The author, a Rhodes scholar, turned investment banker, spots an article in a Baltimore newspaper, detailing the criminal life of one Wes Moore, who is currently serving a life sentence for a robbery, in which a police officer was killed. Moore, the writer, is immediately intrigued. It turns out this other young man was raised in a similar inner-city neighborhood, actually just blocks away from his own. They were also both brought up by single mothers. Moore decides to contact this man in prison and find out his story. This is an excellent examination of how lives can be altered by the slightest differences; sometimes a simple choice or a chance meeting. Moore also explores these dangerous and tragic streets, where a boy has very little opportunity to succeed. A well-written memoir and one I highly recommend.
Although this book is an interesting glimpse into the lives of two very similar boys who grew up to be very different men, I found myself somehow disappointed as I finished reading it. I was expecting something more, although I'm not sure what exactly that was. It just wasn't as good as I thought that it would be.
Wes Moore had already begun to make a name for himself when he became aware of another young man named Wes Moore who had been sentenced to life in prison for his role in a hold-up where a man was killed. So he delved back into the origins of himself and the other Wes Moore to try to discover where their paths diverged. The really fascinating thing is just how similar their lives were! Raised by single moms and grandparents, growing up on the streets of the projects, families trying to move away from the negative influences--one makes it out, and the other doesn't. Both families knew the importance of education--one family pushed their Wes even when he didn't care about school--they made good on their threat to send him to military school. Was that why one of them became a Rhodes Scholar and worked with Condeleeza Rice in the White House, and the other is spending the rest of his life in prison? It's hard knowing.Although he claims not to be gloating it gets tiring to hear the author tell the reader how great his life is and about all the wonderful opportunities he's had. Just not as good as I had hoped.
I grew up and went to school in Baltimore and the short length of this book made this a perfect trial. Besides, it was a well-written and poignant story. Wes Moore is the name of two different black men who were both born in Baltimore, who both lost their fathers at a very early age, and who were raised by hard-working single mothers. They each had siblings, they both were encouraged to stay in school, they both had early run-ins with law enforcement, but one of them became a Rhodes scholar and intern to Condeleeza Rice, the other is spending the rest of his life in a maximum security prison without hope of parole for his part in a robbery gone bad in which a Baltimore policeman was killed.The two did not know each other until the author read about the arrest of the other Wes Moore. As he heard about the background of the suspect/later convicted felon, he began to ponder the similarities in their lives and asked himself what made the difference in their lives. His initial letter to Wes the prisoner led to many visits where the two men began to delve into their backgrounds and differences. Wes the prisoner blames no one but himself. Wes the journalist is able to see how the strong male role models in his life, and the chances he was afforded because of those men, gave him opportunities which he was fortunate enough to take advantage of. Both men agree that a country that values youth, instead of fearing them, that helps them look at a future that has options will help youth overcome the helplessness so many feel today.Wes the author was fortunate enough to have grandparents who mortgaged their house to pay his tuition to a private military academy after he got into trouble in the public schools. He hated it at first, but eventually flourished under the structure and discipline and mentoring of the military veterans who ran the school. He quotes one of his role models at the school: When it is time for your to leave this school, leave this job or leave this earth, you make sure that you have worked hard enough to make sure that it mattered that you were even here." The author goes on to add "...the notion that life is transient, that it can come and go quickly...has been with me since I had seen my father die....the idea of life's impermanence underlined everything for kids my age--it drove some of us to a paralyzing apathy, stopped us from even thinking too far into the future."Neither Wes has a definitive answer why each made the choices he did. Wes the prisoner has embraced Islam, and is accepting of his fate. He sees his four children occasionally, but finds those visits only amplify his sense of helplessness in being able to influence their lives. Wes the author is enjoying a successful career as a journalist, served with the Army in Afghanistan, and as been fortunate enough to have adventures around the world.The book has an extensive appendix listing programs that help youth at risk, and urges adults to become involved. It is left for the reader to decide the reasons for the different paths of each, and to decide how he or she can help.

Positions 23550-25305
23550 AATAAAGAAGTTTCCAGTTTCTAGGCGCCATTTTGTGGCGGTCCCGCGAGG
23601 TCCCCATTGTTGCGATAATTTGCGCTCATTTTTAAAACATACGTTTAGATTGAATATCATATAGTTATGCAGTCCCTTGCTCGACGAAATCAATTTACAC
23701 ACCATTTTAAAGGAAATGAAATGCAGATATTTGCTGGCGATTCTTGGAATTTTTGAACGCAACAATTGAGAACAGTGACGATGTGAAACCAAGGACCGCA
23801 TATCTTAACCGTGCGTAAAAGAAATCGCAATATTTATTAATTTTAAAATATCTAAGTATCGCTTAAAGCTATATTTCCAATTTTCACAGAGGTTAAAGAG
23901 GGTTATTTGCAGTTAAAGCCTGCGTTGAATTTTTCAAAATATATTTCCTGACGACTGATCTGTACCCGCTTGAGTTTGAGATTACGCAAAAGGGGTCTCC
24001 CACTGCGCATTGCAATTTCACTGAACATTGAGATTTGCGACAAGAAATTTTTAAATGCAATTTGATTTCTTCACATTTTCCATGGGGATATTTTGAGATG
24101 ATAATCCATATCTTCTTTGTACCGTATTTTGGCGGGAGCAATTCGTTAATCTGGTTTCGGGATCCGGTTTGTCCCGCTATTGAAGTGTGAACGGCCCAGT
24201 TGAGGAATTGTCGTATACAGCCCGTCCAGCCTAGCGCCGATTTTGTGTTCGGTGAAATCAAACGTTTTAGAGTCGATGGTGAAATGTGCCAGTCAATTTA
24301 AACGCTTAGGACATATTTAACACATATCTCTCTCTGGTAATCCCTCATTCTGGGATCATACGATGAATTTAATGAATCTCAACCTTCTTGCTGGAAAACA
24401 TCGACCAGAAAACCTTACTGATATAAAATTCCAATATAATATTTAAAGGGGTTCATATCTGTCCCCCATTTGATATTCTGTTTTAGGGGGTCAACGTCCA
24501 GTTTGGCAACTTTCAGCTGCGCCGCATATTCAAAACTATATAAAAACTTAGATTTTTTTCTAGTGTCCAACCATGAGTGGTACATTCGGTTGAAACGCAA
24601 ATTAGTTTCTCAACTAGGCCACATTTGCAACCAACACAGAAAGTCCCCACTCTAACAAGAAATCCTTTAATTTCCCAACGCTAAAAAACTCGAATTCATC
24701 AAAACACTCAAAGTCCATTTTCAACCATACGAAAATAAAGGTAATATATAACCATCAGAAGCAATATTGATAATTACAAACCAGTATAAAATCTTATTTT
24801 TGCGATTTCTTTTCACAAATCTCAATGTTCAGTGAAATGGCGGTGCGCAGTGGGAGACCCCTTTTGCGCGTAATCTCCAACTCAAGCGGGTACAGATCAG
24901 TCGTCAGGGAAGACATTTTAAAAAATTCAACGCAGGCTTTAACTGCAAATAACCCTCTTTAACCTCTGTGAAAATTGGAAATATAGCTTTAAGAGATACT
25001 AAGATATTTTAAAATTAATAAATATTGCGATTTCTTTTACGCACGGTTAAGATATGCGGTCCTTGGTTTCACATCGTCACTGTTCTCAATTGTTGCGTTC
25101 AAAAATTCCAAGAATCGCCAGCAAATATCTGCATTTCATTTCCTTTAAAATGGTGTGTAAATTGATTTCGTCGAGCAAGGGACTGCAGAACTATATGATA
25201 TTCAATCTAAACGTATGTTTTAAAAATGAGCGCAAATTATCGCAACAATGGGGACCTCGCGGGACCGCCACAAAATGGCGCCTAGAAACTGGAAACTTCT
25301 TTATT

Two young men from nearly identical backgrounds, both named Wes Moore, have hugely different futures ahead of them. One is a Rhodes scholar, successful businessman, and motivational speaker. The other, a former drug dealer and convicted felony murderer, will spend the rest of his life in jail without the possibility of parole. As young boys both struggled against the hopelessness of life in poor Baltimore neighborhoods experiencing disappointment and success. What caused their paths to diverge leading to such different ends? More than just a look at a peculiar coincidence, or a case study in nature vs. nurture, this book looks beyond the two Wes Moores to others like them. It offers a lengthy resource guide of agencies and programs designed to help young people and challenges readers to consider and contribute to the futures of youth everywhere.